Click here to learn more about Reconstructive Procedures from the American Society of Plastic Surgeons.
Reconstructive surgery is a type of plastic surgery. It is performed to reshape abnormal structures of the body to improve function and appearance. Reconstructive surgery is a different kind of plastic surgery than cosmetic surgery, which is performed to reshape normal structures of the body to improve a patient’s appearance and self-esteem.
The goals of reconstructive surgery are to reshape abnormal structures of the body, to improve function, and/or to allow a person to have a more normal appearance. Abnormal structures of the body that are corrected during reconstructive surgery may be the result of birth defects, developmental abnormalities, trauma or injury, infection, tumors, or disease. The three most commonly performed reconstructive surgeries in the United States are tumor ablation (removal) and reconstruction, hand surgery, and breast reconstruction.
Reconstructive surgery should not be performed on patients who are not healthy enough to withstand a surgical procedure performed under general anesthetic. People with severe diabetes, an autoimmune disorder such as AIDS, or a suppressed immune system should not undergo reconstructive surgery. This type of surgery is also contraindicated in patients with a history of excessive smoking, obesity, poor wound healing, abnormal scarring and/or a bleeding disorder. Women who are pregnant should not undergo reconstructive surgeries. Patients who have received recent irradiation treatments (generally within the last three to six months) should not undergo surgical procedures involving these tissues. Recently irradiated tissue is highly prone to infection and has poorer wound healing.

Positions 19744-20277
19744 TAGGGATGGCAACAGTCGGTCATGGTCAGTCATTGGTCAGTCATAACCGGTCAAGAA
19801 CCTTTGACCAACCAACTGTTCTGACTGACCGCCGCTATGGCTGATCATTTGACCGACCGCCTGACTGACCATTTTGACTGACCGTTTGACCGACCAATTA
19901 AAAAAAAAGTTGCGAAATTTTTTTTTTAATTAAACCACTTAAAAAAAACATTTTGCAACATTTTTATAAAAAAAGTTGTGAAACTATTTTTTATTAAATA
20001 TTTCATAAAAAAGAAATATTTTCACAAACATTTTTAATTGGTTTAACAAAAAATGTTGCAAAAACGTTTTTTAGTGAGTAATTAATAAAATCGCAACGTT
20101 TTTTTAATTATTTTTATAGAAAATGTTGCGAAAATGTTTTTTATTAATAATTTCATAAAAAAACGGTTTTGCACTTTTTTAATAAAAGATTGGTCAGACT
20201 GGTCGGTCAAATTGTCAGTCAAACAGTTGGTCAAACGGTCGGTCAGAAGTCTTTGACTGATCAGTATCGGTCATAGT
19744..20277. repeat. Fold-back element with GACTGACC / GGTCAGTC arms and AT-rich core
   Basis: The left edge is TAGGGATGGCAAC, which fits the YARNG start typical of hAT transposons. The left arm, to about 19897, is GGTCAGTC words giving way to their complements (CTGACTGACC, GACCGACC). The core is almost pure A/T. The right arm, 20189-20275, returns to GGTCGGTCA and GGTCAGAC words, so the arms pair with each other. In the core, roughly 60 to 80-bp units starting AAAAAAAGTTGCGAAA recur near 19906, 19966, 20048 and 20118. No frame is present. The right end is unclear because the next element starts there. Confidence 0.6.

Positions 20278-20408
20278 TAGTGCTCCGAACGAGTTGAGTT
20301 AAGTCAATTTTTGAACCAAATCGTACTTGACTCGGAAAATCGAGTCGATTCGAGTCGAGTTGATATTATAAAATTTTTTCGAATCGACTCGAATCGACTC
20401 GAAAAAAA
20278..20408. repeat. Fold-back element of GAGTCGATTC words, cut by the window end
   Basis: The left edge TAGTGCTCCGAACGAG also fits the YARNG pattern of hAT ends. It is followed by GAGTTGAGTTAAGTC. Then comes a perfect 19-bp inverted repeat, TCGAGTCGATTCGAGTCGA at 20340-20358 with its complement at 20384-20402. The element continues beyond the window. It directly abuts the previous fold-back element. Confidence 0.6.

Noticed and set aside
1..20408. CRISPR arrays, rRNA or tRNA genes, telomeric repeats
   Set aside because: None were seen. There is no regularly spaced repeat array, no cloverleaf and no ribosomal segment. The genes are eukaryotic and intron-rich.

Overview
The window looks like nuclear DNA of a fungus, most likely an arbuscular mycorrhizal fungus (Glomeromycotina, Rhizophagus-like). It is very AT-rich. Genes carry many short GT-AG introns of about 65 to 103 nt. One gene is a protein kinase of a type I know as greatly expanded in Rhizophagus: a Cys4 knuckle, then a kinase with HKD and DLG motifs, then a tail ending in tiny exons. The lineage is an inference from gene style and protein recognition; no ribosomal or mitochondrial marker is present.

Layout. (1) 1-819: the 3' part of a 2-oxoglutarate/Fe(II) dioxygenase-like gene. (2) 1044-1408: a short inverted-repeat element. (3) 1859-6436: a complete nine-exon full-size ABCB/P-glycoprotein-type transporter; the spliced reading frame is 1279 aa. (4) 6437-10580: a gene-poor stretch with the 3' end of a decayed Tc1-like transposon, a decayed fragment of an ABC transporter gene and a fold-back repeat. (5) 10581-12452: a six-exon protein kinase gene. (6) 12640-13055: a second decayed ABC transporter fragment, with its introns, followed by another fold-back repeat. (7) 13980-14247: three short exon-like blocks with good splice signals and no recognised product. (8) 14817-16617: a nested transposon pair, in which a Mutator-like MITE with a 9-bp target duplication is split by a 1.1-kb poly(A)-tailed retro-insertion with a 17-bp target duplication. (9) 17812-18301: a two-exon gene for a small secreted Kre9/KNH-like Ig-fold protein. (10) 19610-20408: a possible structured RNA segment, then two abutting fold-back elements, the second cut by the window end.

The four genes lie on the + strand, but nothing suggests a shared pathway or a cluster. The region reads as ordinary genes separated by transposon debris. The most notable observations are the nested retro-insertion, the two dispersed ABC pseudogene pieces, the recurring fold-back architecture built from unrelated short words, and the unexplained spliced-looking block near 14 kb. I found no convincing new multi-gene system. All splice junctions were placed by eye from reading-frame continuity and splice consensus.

Microsurgical procedures are performed on parts of the body that are best visualized under a microscope. Examples of such structures are small blood vessels, nerves, and tubes. Microsurgery uses techniques that have been performed by surgeons since the early twentieth century, such as blood vessel repair and organ transplantation, but under conditions that make traditional vascular surgery difficult or impossible.
The first microvascular surgery, using a microscope to aid in the repair of blood vessels, was described by Jules Jacobson of the University of Vermont in 1960. The first successful replantation (reattachment of an amputated body part) was reported in 1964 by Harry Bunke. This replantation of a rabbit’s ear was significant because blood vessels smaller than 0.04 in (0.1 cm)—similar in size to the blood vessels found in a human hand—were successfully attached. Two years later, the successful replantation of a toe to the hand of a monkey was made possible using microsurgical techniques. Soon thereafter, microsurgery began being used in a number of clinical settings.